Asian Buyers to Support Gold Price as Balance of Power Shifts

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"Today the two most important currencies in understanding the gold price are the renminbi and rupee"

Gold is likely to remain becalmed in the short to medium term, as investors wait for significant signs of inflation is coming back into the system. But, in the longer term, a better understanding of Asian economies is needed to fully understand where gold is going.

Investec investment strategist Michael Power says that while the dollar is likely to remain the most important currency cross to look at when considering the price of gold, it is becoming less and less important.

He says, while against its usual crosses, such as the pound and the euro, the dollar is looking fairly good, against currencies such as the Brazilian real and the Indian rupee, the dollar is looking rather sick.

"Today the two most important currencies in understanding the price of gold are the renminbi and the rupee because between them, [China and India] are now consuming well over 40% of annual production and. . .you have to look at the price through the eyes of the people that are buying the stuff.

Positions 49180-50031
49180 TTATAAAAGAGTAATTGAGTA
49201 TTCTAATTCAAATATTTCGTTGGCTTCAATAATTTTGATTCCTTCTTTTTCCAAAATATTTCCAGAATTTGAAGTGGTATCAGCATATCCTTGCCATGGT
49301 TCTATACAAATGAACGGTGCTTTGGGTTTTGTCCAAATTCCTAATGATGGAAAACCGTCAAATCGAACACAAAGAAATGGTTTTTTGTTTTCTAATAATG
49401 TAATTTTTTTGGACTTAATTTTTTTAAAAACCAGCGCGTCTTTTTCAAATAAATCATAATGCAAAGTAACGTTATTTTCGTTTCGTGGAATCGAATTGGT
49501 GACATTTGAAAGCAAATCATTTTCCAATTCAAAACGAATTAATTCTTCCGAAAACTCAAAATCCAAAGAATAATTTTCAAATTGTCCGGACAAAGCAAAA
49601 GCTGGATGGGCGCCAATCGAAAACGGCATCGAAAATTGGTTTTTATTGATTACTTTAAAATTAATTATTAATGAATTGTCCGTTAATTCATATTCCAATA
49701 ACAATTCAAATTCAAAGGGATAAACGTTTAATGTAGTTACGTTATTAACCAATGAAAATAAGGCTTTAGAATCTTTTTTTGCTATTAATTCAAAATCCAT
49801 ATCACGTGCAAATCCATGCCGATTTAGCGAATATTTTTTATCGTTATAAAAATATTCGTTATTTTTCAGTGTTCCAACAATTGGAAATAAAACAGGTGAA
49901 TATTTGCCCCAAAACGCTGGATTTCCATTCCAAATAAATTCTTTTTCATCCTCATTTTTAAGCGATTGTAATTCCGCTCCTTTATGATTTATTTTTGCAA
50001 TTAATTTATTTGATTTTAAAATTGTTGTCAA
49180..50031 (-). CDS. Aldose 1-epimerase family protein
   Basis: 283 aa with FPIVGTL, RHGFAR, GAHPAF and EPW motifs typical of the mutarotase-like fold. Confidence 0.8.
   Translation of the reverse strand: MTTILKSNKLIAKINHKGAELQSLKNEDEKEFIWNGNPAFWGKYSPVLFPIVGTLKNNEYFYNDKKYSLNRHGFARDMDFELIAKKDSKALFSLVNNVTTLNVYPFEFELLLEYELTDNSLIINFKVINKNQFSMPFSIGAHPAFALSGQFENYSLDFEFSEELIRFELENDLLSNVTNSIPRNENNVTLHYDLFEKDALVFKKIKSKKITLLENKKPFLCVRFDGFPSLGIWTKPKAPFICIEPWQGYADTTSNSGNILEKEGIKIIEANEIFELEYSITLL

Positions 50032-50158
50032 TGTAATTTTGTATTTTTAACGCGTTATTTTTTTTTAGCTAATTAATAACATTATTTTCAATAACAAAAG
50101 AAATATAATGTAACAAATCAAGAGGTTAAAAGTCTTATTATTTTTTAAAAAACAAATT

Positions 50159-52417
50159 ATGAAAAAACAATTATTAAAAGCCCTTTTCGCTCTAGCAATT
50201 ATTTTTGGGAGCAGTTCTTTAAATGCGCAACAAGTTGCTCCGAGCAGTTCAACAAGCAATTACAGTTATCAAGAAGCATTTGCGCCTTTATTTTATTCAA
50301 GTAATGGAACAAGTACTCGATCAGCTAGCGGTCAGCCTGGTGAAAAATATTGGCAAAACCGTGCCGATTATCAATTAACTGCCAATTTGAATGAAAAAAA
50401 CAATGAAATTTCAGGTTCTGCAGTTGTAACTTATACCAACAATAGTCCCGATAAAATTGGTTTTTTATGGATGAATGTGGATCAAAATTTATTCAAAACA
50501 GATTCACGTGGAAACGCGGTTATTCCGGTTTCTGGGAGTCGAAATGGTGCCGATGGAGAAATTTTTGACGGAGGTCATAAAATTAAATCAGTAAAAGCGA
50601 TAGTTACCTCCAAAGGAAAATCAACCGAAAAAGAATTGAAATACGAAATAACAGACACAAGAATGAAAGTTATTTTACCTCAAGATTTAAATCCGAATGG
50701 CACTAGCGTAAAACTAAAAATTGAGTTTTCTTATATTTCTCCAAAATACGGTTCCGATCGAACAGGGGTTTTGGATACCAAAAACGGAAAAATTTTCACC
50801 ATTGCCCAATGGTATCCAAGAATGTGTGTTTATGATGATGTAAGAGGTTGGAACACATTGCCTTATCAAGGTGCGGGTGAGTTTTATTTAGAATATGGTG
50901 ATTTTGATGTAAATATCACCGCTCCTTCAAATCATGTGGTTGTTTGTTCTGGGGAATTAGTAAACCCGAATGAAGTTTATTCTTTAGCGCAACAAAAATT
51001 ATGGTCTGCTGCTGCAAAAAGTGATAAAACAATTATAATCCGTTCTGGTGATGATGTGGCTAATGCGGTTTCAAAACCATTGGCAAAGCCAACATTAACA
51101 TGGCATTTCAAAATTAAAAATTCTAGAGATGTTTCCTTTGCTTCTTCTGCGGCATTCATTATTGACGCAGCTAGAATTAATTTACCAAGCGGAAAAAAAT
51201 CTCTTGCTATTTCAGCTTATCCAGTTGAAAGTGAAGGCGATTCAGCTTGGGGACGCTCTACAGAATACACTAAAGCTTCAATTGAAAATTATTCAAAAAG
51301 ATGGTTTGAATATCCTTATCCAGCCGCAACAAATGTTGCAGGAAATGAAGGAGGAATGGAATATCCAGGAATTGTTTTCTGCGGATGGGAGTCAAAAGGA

"We as investors often assume that we are the people that control the gold market and I think that is a little na´ve and a little arrogant to be honest."

He adds that, "given the amount of debt that is being created in the U.S., it is hard to see that the level of funding they need to pay for that debt is going to be matched by inflows of money from offshore to buy that debt. And, I think the Asians are going to find better things to do with their savings than invest it in T-bills as will the other net saving regions in the world like the Middle East. So I do think we are going to see the USD decline both in value and status over the next 10 years."

The West is going to be forced by circumstances to begin more and more to live within its means.

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